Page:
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Amanda Goetz on Upstream, CITYROW and Unorthodox Ventures
Welcome Consumer VCers!
Hi There -
I hope you are having a great week. Currently I’m in the middle of reading the book Monster Loyalty by Jackie Huba, which is all about how Lady Gaga developed an amazingly loyal, fanatical fanbase and what businesses could learn from it. Thank you Robin Li for turning me on to it! I’ll do a full blogpost about it next week as I have lots highlighted and many takeaways. I now find myself dancing/walking my dog Finn each morning while re-listening to Gaga’s first couple albums. So many jams.
Starting next week, this newsletter will be released twice a week - Tuesdays and Thursdays - bringing every new podcast episode straight to your inbox along with my learnings from the week and event announcements.
Speaking of event announcements…
Upstream Event Today
If you are around today at 4pm ET / 1pm PT, we’re going to be having another Upstream meetup! It’s a pleasure to have Amanda Goetz, Founder of House of Wise, a luxury CBD brand by women for women. For those that haven't been before, it's a 25-30 minute event total (10-15 minute chat with Amanda + 15-20 minute of three 1on1 video matches with other attendees). It's really fun.
I believe this is the first week you’d be able to use Upstream on browser / laptop, but if that doesn’t work, shift over to mobile.
This Week on Consumer VC
Helaine Knapp, Founder & CEO of CITYROW
Company: CITYROW is a boutique fitness studio which started in New York City that specializes in a total body, high-intensity, low-impact workout using a water-based rowing machine and strength-training exercises.
My Biggest Takeaway: You don’t need to be the user of the product in order to sense an opportunity. Helaine was quite open about this when she talked about her beginnings. Low-impact workouts was a more sustainable way to stay in shape, but she actually didn’t like the rowing machine as an option for her. However, she thought it would be great option for other people and at the time there weren’t many studios that had rowing as the main proposition.
Favorite Quote: I started CITY ROW as a studio business. And then to me, it was a very natural progression to bring that at home. I am a very techie person. And I love this industry, this category so much that I started watching that all of a sudden, there was a boom in people being able to work out at home again. And again, I think this comes back to macro trends, Mike in that people are not giving up on working out in great ways just because they can't physically get there…And I saw that opportunity in 2016 we started seeing a couple of big names come out there and I thought to myself, you know, I didn't start this company to just open brick and mortar studios, right I started to grow because I knew there had to be a better and a smarter way to work out we're not limited by one modality of working or one you know category in studio fitness is one category where people consume fitness. But there's another category which is growing right it's actually still pretty tiny compared to the little workout studio like very tiny but it's growing and I was like I think that there's this is gonna be a hot category long term we as a brand feels very Important to meet the customers where they are.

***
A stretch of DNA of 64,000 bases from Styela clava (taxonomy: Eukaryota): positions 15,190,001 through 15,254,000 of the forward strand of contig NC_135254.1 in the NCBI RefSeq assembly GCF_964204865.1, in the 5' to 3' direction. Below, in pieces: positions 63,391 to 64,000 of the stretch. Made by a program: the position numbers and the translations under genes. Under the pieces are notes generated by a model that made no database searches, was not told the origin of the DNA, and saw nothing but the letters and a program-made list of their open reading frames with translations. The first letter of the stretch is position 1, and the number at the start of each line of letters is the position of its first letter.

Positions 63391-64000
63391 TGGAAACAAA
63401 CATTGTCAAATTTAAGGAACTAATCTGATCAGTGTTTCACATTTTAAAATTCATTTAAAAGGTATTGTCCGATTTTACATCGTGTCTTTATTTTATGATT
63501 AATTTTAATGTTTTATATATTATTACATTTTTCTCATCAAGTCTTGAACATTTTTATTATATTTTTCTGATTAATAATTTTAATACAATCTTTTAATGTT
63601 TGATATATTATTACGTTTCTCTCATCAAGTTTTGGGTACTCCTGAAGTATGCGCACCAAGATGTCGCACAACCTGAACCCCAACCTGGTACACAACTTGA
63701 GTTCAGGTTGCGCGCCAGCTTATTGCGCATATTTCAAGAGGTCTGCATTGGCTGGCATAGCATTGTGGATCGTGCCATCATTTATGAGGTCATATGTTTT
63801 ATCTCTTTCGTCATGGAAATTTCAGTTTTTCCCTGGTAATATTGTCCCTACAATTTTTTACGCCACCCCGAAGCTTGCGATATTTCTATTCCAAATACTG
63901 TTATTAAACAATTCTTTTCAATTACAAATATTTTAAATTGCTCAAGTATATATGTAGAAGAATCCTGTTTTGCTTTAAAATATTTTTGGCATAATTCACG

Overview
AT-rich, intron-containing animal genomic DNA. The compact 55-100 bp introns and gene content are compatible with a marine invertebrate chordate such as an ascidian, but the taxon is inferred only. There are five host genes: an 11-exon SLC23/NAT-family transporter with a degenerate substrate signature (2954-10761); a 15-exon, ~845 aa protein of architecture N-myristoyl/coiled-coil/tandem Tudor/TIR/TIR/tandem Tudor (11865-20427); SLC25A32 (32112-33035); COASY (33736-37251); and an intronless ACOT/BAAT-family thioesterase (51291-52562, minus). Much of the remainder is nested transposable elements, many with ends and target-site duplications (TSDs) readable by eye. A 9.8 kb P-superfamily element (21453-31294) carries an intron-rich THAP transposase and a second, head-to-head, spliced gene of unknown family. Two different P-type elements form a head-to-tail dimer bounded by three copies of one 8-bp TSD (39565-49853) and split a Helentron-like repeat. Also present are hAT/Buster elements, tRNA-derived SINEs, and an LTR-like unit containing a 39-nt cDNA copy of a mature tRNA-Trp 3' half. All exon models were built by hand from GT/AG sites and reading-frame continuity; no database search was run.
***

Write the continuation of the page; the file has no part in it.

Carey Smith - Founder of Unorthodox Ventures
Company: Carey was the CEO and founded Big Ass Fans, which he grew to $250 million without raising capital. After the sale, he founded Unorthodox Ventures. Unorthodox is a family office that takes a hands on approach post investment as every member of Unorthodox’s team comes from an operating background and becomes deeply involved in their portfolio companies.
My Question: What do you look for in founders?
Carey’s Reply: It's amazing to me how few companies…that have been in business for several years that are still small, how little planning they actually do. And that, to me is an indicator that people aren't willing and aren't able to put the time in to build a reasonably detailed business plan. They're not good partners. So that's one of the things that I would I would suggest the other thing is, I think it makes a difference in terms of how creative and how well these people and how interested they are in learning something if if when we come up against somebody that just like absolutely knows every goddamn thing there is to know our that's what they imagine, that's somebody you're not going to be able to work with. Because those people typically we would not listen to advice.
That’s all from me. I’ll see you on Tuesday.
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